The rule would also require companies to disclose the risks to their business posed by climate change. That includes the threat posed by extreme weather and other effects of a warmer planet, such as water scarcity, as well as what’s known as “transition risks” that result from the world moving away from a fossil-fuel economy and towards a cleaner one—think of stranded assets, like a coal mine in a world where no one wants to purchase coal.

In a sense, these rules aren’t all that groundbreaking. In 2010, the SEC issued guidance for corporate climate disclosures. And many companies already provide such information on a voluntary basis and a slew of non-profit organizations provide frameworks for companies to do so. More than 1,000 companies representing $23 trillion in market capitalization had signed up to the Science-Based Targets Initiative, for example, and in doing so committed to setting emissions-reduction targets in line with the Paris Agreement’s 1.5°C target and reporting on them with standardized metrics.

Still, a significant group within the private sector is calling for mandatory disclosure. The reasons are multifaceted and vary by industry. Investors, particularly institutional investors that own a wide range of assets, have been particularly vocal. A clear form of disclosure helps investors ensure that the companies they finance will not go under as a result of either climate-related rules or climate-related disaster. And the force of government-issued regulations rather than voluntary disclosure gives the reporting legal weight. “It’s consistent with both client and fiduciary demands at this point,” said Ivan Frishberg, the chief sustainability officer at Amalgamated Bank, of climate disclosure rules prior to the SEC’s announcement.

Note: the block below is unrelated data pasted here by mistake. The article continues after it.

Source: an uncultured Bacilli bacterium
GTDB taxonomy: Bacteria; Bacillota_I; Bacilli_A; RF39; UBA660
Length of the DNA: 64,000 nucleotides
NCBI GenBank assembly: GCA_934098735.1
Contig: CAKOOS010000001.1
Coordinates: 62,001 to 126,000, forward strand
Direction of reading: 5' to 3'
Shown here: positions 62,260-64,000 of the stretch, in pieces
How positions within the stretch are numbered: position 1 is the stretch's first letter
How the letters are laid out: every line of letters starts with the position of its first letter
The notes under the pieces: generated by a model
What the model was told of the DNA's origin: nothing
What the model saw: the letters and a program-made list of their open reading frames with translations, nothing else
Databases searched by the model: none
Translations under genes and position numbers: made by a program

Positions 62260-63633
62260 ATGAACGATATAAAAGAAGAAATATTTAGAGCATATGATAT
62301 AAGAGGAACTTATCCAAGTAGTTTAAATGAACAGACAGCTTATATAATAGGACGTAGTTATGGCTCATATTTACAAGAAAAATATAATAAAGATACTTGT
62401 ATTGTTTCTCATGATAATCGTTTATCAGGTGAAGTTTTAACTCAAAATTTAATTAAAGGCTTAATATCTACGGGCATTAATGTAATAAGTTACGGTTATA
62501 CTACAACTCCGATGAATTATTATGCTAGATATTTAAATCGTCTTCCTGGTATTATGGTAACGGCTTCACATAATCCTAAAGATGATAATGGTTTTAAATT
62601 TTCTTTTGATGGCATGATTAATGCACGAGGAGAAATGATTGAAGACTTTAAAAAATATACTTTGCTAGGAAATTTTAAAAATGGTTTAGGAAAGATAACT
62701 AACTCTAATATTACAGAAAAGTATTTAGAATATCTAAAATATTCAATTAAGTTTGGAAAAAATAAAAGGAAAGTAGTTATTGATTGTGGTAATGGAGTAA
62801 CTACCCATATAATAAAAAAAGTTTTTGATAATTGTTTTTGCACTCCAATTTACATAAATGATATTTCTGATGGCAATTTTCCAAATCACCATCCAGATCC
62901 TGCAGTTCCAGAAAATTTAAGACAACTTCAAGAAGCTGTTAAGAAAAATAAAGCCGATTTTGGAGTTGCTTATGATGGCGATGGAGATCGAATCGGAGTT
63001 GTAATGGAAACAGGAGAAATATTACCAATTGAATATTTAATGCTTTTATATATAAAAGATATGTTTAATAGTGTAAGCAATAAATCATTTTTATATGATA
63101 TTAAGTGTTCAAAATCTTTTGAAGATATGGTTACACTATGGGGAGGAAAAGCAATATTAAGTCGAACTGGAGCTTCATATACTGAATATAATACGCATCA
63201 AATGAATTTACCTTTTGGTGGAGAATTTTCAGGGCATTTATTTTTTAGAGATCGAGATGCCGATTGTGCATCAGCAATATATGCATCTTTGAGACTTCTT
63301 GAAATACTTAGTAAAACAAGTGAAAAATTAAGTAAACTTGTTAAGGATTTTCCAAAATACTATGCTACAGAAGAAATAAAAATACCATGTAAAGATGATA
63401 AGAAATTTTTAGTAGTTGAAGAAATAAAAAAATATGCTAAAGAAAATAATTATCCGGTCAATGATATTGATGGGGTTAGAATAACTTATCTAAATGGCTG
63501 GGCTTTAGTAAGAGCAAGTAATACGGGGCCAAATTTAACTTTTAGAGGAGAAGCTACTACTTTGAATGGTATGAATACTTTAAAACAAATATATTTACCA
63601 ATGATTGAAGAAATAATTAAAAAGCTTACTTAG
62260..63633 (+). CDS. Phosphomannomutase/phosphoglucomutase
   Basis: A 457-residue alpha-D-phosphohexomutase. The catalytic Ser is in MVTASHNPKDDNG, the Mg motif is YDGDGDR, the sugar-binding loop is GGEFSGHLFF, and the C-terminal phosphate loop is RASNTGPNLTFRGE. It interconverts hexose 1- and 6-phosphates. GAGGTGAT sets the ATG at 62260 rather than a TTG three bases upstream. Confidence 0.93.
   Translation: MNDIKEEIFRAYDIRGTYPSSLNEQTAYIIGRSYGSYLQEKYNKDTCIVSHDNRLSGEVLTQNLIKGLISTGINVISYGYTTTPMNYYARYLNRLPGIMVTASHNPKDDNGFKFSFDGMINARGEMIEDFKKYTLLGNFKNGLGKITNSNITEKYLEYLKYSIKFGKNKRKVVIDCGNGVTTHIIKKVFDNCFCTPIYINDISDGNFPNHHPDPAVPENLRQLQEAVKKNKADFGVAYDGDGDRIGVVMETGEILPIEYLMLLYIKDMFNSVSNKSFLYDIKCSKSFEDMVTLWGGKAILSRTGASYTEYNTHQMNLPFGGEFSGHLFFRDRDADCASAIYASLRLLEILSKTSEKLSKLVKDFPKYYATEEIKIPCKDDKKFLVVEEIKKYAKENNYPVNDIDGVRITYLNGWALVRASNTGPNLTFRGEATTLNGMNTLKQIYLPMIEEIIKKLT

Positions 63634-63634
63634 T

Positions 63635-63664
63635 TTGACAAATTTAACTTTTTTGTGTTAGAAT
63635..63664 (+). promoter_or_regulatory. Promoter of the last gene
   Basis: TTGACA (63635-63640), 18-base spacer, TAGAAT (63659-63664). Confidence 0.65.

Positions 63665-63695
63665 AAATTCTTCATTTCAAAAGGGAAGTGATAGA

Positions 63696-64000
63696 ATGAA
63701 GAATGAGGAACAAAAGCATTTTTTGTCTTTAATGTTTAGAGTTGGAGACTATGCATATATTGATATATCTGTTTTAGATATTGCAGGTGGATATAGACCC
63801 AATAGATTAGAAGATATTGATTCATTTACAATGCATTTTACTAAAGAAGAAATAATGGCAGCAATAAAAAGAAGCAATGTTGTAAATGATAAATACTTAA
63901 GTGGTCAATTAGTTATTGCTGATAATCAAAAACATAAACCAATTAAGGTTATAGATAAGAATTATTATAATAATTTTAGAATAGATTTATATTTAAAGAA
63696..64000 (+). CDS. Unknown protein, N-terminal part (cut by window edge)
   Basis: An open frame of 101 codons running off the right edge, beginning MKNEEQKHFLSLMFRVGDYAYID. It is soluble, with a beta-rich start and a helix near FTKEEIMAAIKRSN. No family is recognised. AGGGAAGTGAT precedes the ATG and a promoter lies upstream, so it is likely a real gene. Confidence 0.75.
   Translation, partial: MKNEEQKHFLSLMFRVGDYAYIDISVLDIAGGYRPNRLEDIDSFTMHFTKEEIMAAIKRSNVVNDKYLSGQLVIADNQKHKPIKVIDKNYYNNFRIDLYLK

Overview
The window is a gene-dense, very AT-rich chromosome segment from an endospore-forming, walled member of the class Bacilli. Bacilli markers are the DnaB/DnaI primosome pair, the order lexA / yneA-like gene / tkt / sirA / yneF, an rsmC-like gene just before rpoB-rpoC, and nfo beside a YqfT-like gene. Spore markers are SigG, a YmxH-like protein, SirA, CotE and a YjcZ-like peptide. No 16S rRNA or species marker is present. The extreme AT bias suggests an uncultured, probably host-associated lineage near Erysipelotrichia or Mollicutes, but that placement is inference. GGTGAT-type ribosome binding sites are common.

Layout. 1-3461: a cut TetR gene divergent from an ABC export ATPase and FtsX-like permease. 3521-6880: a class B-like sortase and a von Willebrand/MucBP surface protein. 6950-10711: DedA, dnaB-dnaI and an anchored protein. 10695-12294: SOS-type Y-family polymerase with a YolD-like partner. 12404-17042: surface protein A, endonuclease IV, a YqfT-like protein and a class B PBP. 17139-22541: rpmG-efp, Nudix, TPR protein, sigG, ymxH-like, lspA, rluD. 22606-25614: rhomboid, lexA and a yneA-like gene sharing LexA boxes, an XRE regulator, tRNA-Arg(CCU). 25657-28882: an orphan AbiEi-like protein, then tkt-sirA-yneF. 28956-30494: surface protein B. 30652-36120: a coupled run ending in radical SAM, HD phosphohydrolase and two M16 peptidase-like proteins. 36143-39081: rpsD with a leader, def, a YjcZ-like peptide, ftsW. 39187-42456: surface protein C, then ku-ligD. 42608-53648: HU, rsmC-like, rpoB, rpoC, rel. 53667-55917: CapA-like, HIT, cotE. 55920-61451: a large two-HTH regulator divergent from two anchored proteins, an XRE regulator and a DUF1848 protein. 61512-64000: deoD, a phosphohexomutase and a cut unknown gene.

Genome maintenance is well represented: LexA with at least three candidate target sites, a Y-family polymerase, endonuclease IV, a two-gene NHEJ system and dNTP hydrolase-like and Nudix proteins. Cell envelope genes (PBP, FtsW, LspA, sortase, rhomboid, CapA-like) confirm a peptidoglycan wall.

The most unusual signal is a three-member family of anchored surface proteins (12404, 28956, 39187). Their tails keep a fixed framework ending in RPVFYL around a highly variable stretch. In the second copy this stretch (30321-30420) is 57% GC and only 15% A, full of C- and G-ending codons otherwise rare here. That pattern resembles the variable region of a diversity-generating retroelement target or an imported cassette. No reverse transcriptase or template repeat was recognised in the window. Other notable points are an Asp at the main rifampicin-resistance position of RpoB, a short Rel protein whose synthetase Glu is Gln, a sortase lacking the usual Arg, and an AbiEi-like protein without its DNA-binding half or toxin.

For the most part, companies that have committed to reducing their own emissions and disclosing their progress transparently say that clear government rules would simply be more efficient than trying to participate in the different voluntary frameworks that compete with each other. In a submission to the SEC last June, Peter W. Carter executive vice president and chief legal officer at Delta Air Lines, said that “numerous and sometimes contradictory sustainability frameworks and standards” had led to a “lack of consistency and comparability of information.” The solution, he wrote, is a government-led structure that would “allow companies to simplify climate change disclosure by reporting under a single disclosure framework.”

Elsewhere in the private sector, it’s easy to see why some industries remain skeptical of the rules. Leaders in the oil and gas industry increasingly say they are working to address climate change, and, in some cases, have announced targets to eliminate the carbon footprint of their operations. But grappling with the reality of climate change under a stringent regulatory regime threatens to expose credibility gaps—and affect investment in the industry. Other heavy industry, too, like steel, faces challenges in decarbonizing.

It’s early days, and the rule will face challenges from all angles. But, at this juncture, when companies increasingly say they support action on climate change, support for transparent climate disclosure may become an important litmus test.

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Write to Justin Worland at justin.worland@time.com.